Joe Biden condemns ‘white man culture’ and says he regrets his role in Anita Hill hearings

Potential 2020 presidential candidate says Ms Hill 'paid a terrible price' for bringing sexual harassment allegations against Clarence Thomas 

Lisa Lerer
Wednesday 27 March 2019 10:22 GMT
Joe Biden says he regrets not giving Anita Hill 'the kind of hearing she deserved'

Joe Biden condemned "white man's culture" as he apologised for his handling of Anita Hill's sexual harassment allegations against Clarence Thomas in 1991.

In an emotional speech on Tuesday, Mr Biden said he recognised the part he played in the aggressive questioning that Ms Hill faced during the Supreme Court confirmation hearing for Justice Clarence Thomas.

Speaking at at an event in New York City honouring students who helped fight sexual violence on college campuses, he said: “She faced a committee that didn’t fully understand what the hell this was all about.

"To this day, I regret I couldn’t give her the kind of hearing she deserved. I wish I could have done something.”

His speech rang hollow to some on social media Tuesday night, who noted that Mr Biden, as chairman of the Senate Judiciary Committee, had considerable influence over how the hearing was conducted.

Although Mr Biden would enter the 2020 presidential race as a front-runner, the legacy of Ms Hill’s testimony has complicated his path through a modern Democratic Party that has cast itself as a champion of women’s rights.

He has positioned himself as a fierce opponent of sexual violence in the three decades since the hearing, saying he voted against confirming Mr Thomas.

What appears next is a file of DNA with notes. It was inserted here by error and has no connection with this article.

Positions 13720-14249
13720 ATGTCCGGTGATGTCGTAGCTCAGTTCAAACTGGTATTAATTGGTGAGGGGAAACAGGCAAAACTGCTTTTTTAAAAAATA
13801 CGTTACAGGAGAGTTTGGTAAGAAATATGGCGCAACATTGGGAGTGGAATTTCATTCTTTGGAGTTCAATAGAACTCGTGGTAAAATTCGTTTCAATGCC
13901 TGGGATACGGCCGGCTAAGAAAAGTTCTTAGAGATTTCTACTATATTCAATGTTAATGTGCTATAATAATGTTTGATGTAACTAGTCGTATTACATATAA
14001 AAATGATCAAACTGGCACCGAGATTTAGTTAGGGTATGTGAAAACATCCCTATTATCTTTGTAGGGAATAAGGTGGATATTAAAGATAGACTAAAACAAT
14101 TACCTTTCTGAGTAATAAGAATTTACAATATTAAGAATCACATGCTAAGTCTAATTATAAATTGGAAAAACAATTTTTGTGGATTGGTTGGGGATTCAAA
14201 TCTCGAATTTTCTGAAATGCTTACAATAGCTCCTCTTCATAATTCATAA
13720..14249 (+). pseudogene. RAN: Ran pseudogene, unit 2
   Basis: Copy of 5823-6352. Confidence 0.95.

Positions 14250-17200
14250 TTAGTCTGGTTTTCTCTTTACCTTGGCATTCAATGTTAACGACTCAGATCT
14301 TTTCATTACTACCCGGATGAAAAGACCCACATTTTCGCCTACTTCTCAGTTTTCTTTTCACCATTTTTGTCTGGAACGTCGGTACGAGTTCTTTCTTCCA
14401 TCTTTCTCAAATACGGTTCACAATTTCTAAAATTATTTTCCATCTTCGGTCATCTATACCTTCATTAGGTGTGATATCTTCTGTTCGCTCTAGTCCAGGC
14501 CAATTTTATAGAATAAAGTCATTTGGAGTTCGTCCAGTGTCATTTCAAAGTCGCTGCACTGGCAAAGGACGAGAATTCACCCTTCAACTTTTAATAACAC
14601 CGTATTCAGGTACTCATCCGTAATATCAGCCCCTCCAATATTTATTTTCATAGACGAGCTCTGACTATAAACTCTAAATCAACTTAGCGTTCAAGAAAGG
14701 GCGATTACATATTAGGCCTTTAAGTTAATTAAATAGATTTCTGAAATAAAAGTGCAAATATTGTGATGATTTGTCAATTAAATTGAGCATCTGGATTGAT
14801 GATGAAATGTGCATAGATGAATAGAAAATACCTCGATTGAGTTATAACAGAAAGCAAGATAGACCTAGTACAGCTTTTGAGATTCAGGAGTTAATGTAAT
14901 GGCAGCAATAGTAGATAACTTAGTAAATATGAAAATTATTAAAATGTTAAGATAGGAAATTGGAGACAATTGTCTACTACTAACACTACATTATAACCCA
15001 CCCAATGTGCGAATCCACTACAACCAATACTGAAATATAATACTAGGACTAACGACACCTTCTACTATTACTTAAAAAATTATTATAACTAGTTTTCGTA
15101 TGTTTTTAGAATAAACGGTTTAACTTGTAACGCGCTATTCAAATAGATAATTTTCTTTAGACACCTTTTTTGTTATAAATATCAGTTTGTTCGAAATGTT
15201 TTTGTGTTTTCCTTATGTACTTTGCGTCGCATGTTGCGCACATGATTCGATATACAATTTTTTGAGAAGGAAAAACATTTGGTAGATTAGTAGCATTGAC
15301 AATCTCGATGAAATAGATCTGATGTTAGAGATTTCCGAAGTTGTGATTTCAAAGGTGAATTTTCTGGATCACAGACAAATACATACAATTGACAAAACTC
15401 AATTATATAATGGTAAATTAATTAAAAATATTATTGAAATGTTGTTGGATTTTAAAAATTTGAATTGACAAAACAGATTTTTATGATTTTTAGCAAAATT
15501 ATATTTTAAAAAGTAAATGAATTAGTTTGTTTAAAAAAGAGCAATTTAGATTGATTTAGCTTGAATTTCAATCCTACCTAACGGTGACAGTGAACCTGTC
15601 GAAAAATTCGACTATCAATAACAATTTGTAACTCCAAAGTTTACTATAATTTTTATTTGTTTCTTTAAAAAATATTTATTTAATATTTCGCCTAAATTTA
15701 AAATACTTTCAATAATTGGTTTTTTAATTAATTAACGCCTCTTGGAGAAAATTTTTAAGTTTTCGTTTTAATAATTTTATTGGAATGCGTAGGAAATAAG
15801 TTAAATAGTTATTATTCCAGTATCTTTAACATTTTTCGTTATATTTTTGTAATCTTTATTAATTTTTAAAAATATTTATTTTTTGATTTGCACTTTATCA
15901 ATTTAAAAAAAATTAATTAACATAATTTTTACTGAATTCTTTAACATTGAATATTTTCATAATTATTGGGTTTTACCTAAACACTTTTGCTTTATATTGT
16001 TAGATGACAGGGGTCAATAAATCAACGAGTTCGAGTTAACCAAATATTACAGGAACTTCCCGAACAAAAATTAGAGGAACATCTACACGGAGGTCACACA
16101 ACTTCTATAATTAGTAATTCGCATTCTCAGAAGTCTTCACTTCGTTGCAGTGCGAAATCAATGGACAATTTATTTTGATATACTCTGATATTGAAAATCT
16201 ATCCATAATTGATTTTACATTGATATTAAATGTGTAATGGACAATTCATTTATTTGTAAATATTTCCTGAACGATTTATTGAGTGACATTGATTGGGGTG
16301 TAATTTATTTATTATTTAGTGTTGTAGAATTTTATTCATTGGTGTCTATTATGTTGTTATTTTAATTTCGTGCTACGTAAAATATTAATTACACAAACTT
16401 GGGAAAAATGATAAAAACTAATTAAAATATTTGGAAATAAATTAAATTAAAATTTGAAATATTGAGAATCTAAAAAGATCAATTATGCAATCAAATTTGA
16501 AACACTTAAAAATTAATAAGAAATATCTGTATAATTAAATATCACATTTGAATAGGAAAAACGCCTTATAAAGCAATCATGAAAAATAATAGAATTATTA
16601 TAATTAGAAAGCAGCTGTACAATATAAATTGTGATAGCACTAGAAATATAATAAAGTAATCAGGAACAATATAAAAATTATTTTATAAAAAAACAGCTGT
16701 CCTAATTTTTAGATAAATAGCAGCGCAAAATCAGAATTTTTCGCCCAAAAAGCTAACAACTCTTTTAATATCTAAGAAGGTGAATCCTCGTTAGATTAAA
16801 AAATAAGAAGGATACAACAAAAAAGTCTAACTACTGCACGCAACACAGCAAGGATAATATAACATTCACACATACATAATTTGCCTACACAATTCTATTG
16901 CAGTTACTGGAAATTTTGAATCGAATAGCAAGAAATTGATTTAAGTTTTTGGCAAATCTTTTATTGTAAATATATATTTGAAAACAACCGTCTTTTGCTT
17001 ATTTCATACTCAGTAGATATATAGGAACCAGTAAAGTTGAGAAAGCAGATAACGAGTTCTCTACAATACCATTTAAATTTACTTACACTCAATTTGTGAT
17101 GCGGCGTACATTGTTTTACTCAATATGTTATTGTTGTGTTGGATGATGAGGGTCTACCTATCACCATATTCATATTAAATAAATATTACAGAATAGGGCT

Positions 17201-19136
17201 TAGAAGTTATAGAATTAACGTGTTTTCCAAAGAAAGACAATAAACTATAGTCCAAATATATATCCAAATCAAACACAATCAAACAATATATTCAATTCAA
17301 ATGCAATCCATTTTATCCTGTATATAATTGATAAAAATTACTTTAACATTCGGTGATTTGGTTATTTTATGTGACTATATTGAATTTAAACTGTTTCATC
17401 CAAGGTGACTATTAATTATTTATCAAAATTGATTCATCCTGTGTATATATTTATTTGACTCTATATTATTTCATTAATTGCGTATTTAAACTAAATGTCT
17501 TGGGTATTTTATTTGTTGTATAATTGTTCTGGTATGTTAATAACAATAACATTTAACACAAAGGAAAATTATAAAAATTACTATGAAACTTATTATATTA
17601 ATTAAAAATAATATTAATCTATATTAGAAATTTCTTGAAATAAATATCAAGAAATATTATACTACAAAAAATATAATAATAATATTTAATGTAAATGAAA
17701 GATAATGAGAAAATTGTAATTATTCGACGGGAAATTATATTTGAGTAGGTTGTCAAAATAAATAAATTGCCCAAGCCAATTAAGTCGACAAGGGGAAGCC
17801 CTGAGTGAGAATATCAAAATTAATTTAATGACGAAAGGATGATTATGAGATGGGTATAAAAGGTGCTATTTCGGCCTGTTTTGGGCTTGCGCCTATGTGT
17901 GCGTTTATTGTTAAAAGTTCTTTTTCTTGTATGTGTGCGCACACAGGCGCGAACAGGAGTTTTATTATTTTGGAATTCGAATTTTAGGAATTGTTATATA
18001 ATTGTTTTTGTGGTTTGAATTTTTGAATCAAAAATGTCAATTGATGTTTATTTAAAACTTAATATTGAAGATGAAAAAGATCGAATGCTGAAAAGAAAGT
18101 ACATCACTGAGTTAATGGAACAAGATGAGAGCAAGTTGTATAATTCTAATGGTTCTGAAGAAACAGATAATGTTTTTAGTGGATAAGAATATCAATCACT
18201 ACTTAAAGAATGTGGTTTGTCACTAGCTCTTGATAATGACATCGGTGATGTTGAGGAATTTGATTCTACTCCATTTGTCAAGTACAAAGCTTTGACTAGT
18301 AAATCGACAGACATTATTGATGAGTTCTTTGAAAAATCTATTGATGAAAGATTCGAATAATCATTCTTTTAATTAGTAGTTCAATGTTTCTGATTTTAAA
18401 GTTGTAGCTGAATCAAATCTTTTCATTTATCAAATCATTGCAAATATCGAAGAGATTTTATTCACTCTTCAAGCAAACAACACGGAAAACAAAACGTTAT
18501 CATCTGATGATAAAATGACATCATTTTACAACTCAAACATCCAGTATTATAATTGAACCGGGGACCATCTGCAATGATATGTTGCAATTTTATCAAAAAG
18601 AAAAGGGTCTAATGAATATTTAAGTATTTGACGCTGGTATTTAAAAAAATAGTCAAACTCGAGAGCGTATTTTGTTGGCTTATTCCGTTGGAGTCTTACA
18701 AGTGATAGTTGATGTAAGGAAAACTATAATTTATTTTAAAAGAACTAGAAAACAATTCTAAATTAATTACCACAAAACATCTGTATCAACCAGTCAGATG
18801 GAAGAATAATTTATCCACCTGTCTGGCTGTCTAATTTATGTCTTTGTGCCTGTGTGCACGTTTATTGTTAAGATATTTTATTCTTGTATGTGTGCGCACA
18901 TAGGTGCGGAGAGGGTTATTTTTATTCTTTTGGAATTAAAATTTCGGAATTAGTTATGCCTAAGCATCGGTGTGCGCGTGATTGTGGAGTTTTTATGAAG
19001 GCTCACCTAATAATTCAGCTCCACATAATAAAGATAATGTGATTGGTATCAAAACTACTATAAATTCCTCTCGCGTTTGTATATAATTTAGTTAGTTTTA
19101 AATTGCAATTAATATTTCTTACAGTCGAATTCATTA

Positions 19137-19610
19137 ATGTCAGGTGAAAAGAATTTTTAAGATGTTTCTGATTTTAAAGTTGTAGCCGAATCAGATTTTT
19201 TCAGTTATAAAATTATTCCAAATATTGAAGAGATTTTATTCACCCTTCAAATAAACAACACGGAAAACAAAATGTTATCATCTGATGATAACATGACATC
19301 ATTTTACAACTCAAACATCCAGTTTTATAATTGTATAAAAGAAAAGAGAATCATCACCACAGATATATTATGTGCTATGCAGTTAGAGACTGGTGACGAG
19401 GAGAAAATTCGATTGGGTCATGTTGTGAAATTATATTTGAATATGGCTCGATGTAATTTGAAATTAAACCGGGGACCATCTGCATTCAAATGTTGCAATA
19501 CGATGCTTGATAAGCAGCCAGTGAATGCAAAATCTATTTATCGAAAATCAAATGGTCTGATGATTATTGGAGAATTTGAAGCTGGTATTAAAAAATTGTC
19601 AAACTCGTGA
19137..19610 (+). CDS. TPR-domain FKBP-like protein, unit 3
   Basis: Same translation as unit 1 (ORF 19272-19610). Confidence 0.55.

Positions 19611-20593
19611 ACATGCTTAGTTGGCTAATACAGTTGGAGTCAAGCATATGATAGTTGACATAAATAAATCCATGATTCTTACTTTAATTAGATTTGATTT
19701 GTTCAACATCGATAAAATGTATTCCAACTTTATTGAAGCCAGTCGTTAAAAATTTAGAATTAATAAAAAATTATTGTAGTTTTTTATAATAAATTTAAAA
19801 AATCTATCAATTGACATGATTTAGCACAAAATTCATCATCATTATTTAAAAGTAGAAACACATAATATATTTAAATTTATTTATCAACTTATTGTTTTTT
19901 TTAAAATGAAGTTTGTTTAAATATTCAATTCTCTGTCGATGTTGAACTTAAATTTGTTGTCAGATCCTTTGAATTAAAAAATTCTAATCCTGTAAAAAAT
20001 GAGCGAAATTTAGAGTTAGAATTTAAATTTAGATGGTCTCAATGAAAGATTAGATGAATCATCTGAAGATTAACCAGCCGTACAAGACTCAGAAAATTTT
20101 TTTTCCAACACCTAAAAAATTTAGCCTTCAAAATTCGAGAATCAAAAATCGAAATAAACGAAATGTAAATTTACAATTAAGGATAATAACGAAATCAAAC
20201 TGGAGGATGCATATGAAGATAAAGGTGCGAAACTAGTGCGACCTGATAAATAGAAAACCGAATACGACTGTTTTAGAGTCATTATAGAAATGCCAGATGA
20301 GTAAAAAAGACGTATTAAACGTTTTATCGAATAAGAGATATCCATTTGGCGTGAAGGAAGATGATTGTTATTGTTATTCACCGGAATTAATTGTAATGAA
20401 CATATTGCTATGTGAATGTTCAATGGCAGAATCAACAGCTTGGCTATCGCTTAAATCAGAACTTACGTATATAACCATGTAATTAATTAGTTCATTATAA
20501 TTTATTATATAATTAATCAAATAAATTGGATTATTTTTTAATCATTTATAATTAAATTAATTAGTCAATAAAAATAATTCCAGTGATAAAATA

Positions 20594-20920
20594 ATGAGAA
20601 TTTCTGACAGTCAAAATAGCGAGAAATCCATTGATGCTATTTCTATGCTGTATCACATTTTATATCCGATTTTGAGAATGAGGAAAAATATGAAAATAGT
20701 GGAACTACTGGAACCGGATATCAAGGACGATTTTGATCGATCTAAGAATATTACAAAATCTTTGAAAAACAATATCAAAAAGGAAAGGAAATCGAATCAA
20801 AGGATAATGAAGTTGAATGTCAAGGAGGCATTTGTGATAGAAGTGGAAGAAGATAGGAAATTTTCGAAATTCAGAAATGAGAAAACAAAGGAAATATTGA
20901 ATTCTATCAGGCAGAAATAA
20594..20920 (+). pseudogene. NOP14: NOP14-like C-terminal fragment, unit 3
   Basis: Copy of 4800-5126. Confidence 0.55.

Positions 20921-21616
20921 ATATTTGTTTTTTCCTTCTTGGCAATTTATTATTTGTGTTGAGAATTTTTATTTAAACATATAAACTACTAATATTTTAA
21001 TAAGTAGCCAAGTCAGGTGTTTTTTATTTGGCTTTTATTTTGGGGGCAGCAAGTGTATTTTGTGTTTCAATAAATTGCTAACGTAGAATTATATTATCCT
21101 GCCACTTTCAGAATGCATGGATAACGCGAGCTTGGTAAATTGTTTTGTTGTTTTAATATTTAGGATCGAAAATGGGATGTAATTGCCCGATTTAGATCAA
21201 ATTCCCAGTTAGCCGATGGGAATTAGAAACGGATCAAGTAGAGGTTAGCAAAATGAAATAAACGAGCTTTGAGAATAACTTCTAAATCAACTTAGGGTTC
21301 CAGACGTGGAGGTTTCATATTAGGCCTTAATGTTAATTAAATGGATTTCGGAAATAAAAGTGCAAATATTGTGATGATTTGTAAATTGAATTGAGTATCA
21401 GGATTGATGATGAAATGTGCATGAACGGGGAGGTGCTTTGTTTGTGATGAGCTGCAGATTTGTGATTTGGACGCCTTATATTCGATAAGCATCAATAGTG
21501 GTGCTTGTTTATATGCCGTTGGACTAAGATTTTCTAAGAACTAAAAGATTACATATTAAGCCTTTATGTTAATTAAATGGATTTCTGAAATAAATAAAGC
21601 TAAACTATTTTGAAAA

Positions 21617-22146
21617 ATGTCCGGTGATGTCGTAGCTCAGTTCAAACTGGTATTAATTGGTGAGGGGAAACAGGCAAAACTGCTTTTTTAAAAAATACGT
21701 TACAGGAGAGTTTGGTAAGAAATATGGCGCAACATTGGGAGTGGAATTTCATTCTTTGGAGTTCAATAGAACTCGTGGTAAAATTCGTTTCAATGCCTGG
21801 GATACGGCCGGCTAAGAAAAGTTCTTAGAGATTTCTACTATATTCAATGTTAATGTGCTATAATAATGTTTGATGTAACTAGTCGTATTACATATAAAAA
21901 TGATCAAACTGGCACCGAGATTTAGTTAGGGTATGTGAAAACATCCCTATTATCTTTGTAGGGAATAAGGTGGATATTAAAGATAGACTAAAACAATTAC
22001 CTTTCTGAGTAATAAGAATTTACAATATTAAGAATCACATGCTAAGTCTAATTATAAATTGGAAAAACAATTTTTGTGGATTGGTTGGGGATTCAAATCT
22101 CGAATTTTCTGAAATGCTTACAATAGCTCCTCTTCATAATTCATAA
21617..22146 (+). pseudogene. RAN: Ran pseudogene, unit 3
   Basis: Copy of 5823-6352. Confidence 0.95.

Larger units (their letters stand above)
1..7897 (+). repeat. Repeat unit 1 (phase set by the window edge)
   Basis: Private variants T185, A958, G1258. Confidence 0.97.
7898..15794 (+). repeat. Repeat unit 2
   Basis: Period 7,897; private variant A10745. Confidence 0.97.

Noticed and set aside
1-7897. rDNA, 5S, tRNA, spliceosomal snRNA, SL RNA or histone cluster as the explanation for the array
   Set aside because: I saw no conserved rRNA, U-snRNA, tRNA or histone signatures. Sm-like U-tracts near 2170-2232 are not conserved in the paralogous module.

He also vowed “never again” after witnessing the racist and misogynistic backlash faced by Ms Hill, who is African-American, as a result of her testimony.

Ms Hill, he said Tuesday, was a “brave lawyer” who was forced to testify before “a bunch of white guys” and paid a “terrible price” for it.

Mr Biden touted his work on the Violence Against Women Act, campaigns for female candidates who later joined the Judiciary Committee and work to curtail campus sexual assault as vice president.

The sexual assault allegations against Justice Brett Kavanaugh, which dominated his confirmation hearings last fall, and the attention paid to the #MeToo movement, transformed sexual harassment and assault into a campaign issue for Democrats during the midterm election.

Both as candidates and voters, women powered much of the party’s gains, fuelling a desire in some quarters for a female candidate at the top of the ticket.

Mr Biden decried the Kavanaugh hearings, arguing that the “white man’s culture” of the country’s most powerful institutions must be changed to give women’s voices greater power.

“In almost 30 years, the institutional culture has not changed,” he said. “That diminishes the likelihood that women will come forward.”

New York Times

Join our commenting forum

Join thought-provoking conversations, follow other Independent readers and see their replies


Thank you for registering

Please refresh the page or navigate to another page on the site to be automatically logged inPlease refresh your browser to be logged in